COOK: With NFL taking hard line, all eyes shift to league's vaccine holdouts
Najee Harris made headlines during the weekend at Steelers training camp even before he had his first carry in pads.
It was not a headline that he or the team welcomed.
Harris was photographed at practice wearing a yellow wristband, indicating that he has not started or completed the COVID-19 vaccination process. The NFL has ordered its teams to identify players who are not vaccinated, and the Steelers merely were following protocol with Harris' yellow wristband.
The league has a good reason for its mandate and is absolutely right for issuing it: Its revenue dropped from $16 billion in 2019 to $12 billion last year because of the pandemic, according to Sports Business Journal. It is so determined to do better financially this season that it is all but threatening players to get vaccinated. It is clear the teams will cut marginal players — Harris is safe because he's a No. 1 draft pick with stardom likely ahead of him — if they don't comply. The NFL feels so strongly about this that it's even is willing to ostracize unvaccinated players from their teammates. It is hoping the teammates turn up the pressure on the unvaccinated.
"We do not agree to the [wristbands] and think they are unnecessary," NFL Players Association president JC Tretter said in a statement Monday.
Apparently, the NFL doesn't care what the NFLPA thinks about this issue.
Nor should it.
Coaches have lost jobs, at least temporarily: Non-playing personnel — that includes coaches — are required to be vaccinated. Minnesota Vikings offensive line coach/run game coordinator Rick Dennison and New England Patriots co-offensive line coach Cole Popovich have lost their jobs — at least temporarily — because of the COVID issue.
More than 75 percent of the players have at least started the vaccination process. That number is believed to be much higher with the Steelers, even though Harris wasn't the only player wearing a yellow wrist band during the weekend. By all accounts, Mike Tomlin has been very persuasive when it comes to the vaccines. That's because he knows there is a competitive advantage involved.
Protocols from last season have been greatly eased for vaccinated players. They can eat in the team cafeteria, work out in unlimited numbers in the weight room and meet in-person with their coaches.
But unvaccinated players must follow the same protocols from a year ago. That means they can't attend meetings with their coaches and teammates. They have to do so virtually.
All league personnel are required to wear contact-tracing devices while at training camp.
Players and teams can be fined for violations of COVID protocols, same as last season.
The Delta variant: The NFL knows that even vaccinated players and staff members can test positive for the virus, primarily because of the Delta variant. ESPN reported Monday that four players and 13 staffers have tested positive since the camps opened despite being vaccinated. The Indianapolis Colts announced Monday that head coach Frank Reich tested positive, although he is asymptomatic.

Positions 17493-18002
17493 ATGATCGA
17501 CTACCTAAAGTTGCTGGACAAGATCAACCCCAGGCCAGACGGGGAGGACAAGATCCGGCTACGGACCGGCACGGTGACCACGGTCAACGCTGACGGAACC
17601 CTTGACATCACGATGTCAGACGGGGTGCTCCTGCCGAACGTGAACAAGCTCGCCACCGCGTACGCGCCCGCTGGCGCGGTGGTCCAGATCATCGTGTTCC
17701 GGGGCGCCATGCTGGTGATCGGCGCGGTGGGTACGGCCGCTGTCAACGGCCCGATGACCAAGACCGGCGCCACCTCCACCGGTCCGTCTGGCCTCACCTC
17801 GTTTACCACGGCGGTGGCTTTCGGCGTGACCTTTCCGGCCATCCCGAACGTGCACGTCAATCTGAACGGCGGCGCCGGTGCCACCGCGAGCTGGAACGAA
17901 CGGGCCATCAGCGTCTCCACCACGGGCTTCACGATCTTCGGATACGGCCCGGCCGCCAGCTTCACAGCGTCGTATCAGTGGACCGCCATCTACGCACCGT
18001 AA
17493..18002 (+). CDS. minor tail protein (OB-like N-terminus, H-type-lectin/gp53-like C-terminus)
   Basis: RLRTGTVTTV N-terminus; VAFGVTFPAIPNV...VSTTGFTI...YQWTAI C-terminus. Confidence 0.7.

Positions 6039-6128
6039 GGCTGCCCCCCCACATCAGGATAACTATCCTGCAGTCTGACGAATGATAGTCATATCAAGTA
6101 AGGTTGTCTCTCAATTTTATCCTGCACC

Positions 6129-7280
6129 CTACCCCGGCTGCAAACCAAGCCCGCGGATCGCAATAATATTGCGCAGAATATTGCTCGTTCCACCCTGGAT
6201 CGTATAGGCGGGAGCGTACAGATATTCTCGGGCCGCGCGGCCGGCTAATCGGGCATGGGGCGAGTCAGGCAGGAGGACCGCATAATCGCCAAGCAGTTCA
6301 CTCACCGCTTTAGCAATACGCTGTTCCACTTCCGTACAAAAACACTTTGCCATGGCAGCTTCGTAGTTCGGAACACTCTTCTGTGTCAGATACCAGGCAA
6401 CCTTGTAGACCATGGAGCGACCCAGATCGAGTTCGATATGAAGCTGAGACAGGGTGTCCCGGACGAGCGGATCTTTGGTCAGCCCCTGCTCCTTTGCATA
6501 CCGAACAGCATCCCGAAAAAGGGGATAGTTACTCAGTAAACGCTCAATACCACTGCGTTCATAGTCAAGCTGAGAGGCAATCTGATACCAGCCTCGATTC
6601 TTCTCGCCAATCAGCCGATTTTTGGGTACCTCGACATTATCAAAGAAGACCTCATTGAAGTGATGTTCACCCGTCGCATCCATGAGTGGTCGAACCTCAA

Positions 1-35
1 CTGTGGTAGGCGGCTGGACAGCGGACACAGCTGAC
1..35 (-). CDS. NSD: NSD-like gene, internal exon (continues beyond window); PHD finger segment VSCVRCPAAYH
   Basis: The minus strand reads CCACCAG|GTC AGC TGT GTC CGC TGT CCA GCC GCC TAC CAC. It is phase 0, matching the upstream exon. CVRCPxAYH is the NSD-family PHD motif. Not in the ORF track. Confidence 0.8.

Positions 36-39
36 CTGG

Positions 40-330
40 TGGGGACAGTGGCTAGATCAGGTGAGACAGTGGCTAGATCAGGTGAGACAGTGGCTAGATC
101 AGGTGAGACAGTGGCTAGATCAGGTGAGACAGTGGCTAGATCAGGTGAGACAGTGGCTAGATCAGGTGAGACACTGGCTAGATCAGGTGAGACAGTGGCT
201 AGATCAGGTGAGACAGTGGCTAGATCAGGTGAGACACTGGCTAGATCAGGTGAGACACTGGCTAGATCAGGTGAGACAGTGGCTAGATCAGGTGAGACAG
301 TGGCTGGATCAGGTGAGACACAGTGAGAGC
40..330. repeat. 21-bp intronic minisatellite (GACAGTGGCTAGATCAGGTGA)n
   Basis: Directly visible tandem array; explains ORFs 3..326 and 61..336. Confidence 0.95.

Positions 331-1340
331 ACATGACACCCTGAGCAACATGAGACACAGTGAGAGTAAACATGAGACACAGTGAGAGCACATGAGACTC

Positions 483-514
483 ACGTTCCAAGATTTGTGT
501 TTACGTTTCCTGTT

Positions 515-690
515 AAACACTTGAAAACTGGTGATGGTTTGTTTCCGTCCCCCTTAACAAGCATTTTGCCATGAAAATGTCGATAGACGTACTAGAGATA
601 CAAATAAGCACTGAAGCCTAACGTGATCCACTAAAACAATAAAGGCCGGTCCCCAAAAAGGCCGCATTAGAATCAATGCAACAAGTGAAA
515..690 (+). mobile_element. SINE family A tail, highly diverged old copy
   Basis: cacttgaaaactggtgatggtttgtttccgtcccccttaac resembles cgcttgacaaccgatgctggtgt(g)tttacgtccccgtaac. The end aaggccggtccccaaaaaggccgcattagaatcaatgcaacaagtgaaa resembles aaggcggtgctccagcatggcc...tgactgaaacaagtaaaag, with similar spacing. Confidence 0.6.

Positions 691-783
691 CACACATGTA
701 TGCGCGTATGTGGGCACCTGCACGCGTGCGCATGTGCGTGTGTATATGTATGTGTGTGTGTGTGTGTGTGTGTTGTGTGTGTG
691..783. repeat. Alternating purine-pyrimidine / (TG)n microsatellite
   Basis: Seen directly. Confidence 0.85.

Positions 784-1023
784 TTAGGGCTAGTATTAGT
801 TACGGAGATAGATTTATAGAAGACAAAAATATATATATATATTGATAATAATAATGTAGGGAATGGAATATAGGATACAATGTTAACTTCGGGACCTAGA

Here's the difference between the way the NFL looks at positive tests among unvaccinated and vaccinated personnel:
An unvaccinated player who tests positive must isolate for at least 10 days. A vaccinated, asymptomatic player can return to the team after two negative tests that are at least 24 hours apart and does not have to isolate for the full 10 days.
Bottom line? The NFL believes a fully vaccinated player faces much less risk of COVID, at least less risk of becoming seriously ill. According to the Centers for Disease Control and Prevention, 99.5% of COVID deaths over the past six months occurred in unvaccinated people, and 97% of the people entering hospitals were unvaccinated.
Clearly, the NFL believes a vaccinated player will get back in the lineup quicker if he does get the virus without his performance being negatively affected.
That's where the competitive advantage comes in.
The NFL sent out a memo last week telling its clubs that it will not extend the season if there is a COVID outbreak and will forfeit games instead. Players on both teams in a forfeited game won't be paid.
NFL applies pressure: It should be noted the league did not have to forfeit games last season despite major virus outbreaks among the Tennessee Titans and Baltimore Ravens. What the league hopes is that its pressure on the players to be vaccinated will prevent a repeat of the Steelers and Ravens having to play a game on a Wednesday afternoon at 3:40 p.m., as they did last season.
"The threat of missed game checks is matched by the threat of lost revenue to NFL owners, so we all have a vested interest in playing another complete season," Tretter wrote.
No, there won't be any forfeits this season. That is safe to say.
That doesn't mean the NFL's strong message to its players isn't as clear as it can be:
"Be a good teammate. Get vaccinated."